Kalidou Koulibaly of SSC Napoli in action during the Serie A football match between SSC Napoli and FC Internazionale at Diego Armando Maradona stadium in Italy. Image Source: Reuters Andrea Staccioli / Insidefoto /Sipa USA.
The conversation on brawn drain – the act of players with African roots pledging their football loyalty to European nations – was partly sparked by France’s 2018 World Cup-winning squad in conversations that went like this: what would have happened had Zinedine Zidane (who is of Algerian descent) and N’golo Kante (whose parents are from Mali) played for the countries of their parental heritage? The question lingered much as the majority of the Black African French players in the World Cup-winning squad were born in France. However, an interesting trend is happening today where footballers worthy of a call-up in European national teams have snubbed countries such as Spain and France and chosen to play for African countries.
What it is: It so happens that players born in Europe to African parents are now choosing to play for African countries instead of their European countries of birth; Geoffrey Kondogbia of Central African Republic, Moroccan Mehdi Benatia, Gabon’s Pierre-Emerick Aubameyang were all born in France. Achraf Hakimi was born in Spain but plays for Morocco. This was even more apparent during the 2022 Africa Cup of Nations (AFCON) where the Lions of Teranga, the winning Senegalese squad consisted of players such as Bouna Sarr, Abdou Diallo, Nampalys Mendy, Edouard Mendy all of whom were born in France. Further North, Tunisia’s Wahbi Kazri was born in France while Morocco’s Hakim Ziyech is of Dutch nationality. Kalidou Koulibaly, Senegal’s captain was born and bred in France and even went through the football ranks in the European country. He also played for the French Under 20 team. That he chose to play for the Lions of Teranga was one of the talking points for commentators in any Senegal match.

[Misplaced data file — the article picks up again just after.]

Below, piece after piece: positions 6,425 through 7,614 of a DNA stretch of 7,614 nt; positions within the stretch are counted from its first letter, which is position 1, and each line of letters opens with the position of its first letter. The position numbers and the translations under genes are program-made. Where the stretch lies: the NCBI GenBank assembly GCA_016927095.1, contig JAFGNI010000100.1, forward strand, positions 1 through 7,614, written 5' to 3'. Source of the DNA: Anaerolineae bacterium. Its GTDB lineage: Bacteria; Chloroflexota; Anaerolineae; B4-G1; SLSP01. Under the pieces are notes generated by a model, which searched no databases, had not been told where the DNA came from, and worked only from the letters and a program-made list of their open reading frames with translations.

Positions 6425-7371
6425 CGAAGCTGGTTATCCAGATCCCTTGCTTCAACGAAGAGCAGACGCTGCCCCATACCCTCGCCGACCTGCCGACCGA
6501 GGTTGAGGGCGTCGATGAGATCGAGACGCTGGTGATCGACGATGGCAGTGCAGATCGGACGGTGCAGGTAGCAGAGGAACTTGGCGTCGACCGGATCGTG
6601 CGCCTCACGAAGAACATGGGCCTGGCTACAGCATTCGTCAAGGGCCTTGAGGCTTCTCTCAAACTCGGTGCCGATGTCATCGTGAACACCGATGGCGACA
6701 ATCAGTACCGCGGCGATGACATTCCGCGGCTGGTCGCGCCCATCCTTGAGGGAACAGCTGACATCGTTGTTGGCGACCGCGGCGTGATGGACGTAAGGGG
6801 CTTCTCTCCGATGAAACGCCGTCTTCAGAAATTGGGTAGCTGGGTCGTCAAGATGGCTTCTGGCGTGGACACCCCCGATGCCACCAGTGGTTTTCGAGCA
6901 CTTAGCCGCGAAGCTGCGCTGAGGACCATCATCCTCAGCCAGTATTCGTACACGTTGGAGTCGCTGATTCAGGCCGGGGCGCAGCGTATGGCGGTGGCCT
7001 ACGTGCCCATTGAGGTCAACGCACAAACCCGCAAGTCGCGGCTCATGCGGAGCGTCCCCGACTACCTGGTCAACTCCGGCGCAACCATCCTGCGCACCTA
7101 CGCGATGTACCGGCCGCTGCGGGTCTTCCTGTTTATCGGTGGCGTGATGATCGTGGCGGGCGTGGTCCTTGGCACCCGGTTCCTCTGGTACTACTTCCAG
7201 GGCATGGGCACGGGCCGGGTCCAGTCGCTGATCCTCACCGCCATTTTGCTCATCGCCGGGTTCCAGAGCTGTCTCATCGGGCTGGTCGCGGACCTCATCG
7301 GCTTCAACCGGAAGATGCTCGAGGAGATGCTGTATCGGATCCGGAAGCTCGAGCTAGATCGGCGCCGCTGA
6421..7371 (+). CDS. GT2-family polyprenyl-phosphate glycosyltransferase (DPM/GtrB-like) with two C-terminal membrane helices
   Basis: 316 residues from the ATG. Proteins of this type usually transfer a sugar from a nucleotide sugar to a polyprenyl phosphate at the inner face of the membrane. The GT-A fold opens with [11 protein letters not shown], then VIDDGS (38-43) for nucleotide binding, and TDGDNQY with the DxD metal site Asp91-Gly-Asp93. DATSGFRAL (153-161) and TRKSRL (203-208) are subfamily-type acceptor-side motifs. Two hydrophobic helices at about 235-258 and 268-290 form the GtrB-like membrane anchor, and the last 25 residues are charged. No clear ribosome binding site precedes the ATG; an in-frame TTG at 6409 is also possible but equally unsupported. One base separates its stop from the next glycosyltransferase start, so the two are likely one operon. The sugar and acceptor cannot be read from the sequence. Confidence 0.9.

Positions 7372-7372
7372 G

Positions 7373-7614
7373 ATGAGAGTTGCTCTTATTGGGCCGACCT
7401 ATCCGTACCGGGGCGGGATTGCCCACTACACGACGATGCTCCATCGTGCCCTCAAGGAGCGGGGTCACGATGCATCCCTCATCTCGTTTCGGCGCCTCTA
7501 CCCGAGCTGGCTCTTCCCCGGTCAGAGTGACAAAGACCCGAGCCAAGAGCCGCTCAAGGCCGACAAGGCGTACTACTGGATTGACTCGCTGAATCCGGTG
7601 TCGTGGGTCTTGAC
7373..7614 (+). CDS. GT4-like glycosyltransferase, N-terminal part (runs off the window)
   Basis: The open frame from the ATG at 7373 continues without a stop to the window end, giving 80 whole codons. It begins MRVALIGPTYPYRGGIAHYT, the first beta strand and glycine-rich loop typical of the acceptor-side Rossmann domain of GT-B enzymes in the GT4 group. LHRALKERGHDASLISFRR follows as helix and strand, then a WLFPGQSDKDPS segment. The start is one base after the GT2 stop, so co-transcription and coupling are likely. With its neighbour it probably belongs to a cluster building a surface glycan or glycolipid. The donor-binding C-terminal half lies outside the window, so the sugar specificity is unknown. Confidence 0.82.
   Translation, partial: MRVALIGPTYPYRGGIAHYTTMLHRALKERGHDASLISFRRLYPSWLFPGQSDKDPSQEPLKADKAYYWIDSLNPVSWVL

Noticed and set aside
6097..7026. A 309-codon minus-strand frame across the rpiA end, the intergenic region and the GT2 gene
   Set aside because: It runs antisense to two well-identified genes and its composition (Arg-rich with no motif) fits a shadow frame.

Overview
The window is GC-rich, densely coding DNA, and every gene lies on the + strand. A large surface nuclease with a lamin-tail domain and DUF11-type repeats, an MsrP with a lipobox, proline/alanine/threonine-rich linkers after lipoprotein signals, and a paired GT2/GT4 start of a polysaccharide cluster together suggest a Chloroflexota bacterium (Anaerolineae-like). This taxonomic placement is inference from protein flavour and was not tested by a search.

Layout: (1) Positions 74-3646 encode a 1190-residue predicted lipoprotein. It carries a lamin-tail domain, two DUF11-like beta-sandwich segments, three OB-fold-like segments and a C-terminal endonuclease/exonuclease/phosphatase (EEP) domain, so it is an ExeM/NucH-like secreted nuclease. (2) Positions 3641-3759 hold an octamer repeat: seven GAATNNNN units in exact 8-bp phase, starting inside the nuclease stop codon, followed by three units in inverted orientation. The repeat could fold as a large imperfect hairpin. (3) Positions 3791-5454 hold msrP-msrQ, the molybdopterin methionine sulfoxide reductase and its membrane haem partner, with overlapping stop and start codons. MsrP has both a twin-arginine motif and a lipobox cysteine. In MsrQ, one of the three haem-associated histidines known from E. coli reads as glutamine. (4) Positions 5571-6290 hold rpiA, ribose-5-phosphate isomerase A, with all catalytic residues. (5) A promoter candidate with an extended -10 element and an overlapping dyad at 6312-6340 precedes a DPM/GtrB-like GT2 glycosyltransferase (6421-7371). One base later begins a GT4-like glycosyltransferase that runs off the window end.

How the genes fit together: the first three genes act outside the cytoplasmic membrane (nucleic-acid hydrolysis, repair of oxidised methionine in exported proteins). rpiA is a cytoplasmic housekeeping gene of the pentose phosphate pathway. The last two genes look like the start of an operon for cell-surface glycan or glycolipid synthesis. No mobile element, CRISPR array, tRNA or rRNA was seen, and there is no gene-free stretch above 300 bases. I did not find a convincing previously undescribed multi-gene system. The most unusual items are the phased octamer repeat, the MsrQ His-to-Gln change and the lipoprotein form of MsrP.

Why it matters: What is interesting about the current change of European-born players playing for African countries is that the players are good enough to play for their European teams. For France for example, the team is picture perfect on paper, featuring top players in top European leagues. Koulibaly however is of equal calibre and one of the most revered defenders in the Italian league where he plays for club Napoli. Hakim Ziyech, a 2021 UEFA Champions League winner is of equal talent. That he chose to represent Morocco over a dutch team that looks like a shadow of its former self is significant. Compared to the Dutch players, it is most probable that Ziyech would walk into the first eleven of the Clockwork Orange.
The Big Picture: Morocco, just like Senegal, has a significant number of players who grew up in Europe but chose to represent the North African nation. An interesting facet because the North African country hardly identifies as an African nation. In 1987, the country lobbied to be part of the European Union. But their players are nurtured in European football academies, play in their junior national teams and then represent Morocco at the senior level and the World Cup.
Vox, an American media company, did an explainer as to why so many footballers come from France. One interesting fact is that France has had the most native players and coaches in the last four World Cups. This is attributed to France recruiting labourers from different parts of the world after the second world war, to rebuild the nation. Around that time, France also set up structures to boost the national football team.
Riyad Mahrez, A French-born Algerian and also one of the most wicked-left-footed players in world football, explained to Skysports that France produces lots of good footballers because of the social set-up in the country merged with well-built infrastructures of pitches and gyms.
Yes, but: Much as the brawn drain to Africa helps the countries compete on the global stage, specifically, the World Cup, it serves little purpose to home-grown footballers in the local leagues. International matches are not just avenues for stars to represent their countries but also for lowly known footballers to market themselves; a chance they are deprived of when European born players play for African countries. At one point, Mehdi Benatia turned down an opportunity to play for Morocco saying he was out of form and did not deserve special treatment because he played in Europe.
The question then is how it affects footballers born in Africa who lose out to playing in the national team because of European born footballers and how this affects the capitalization of local talent.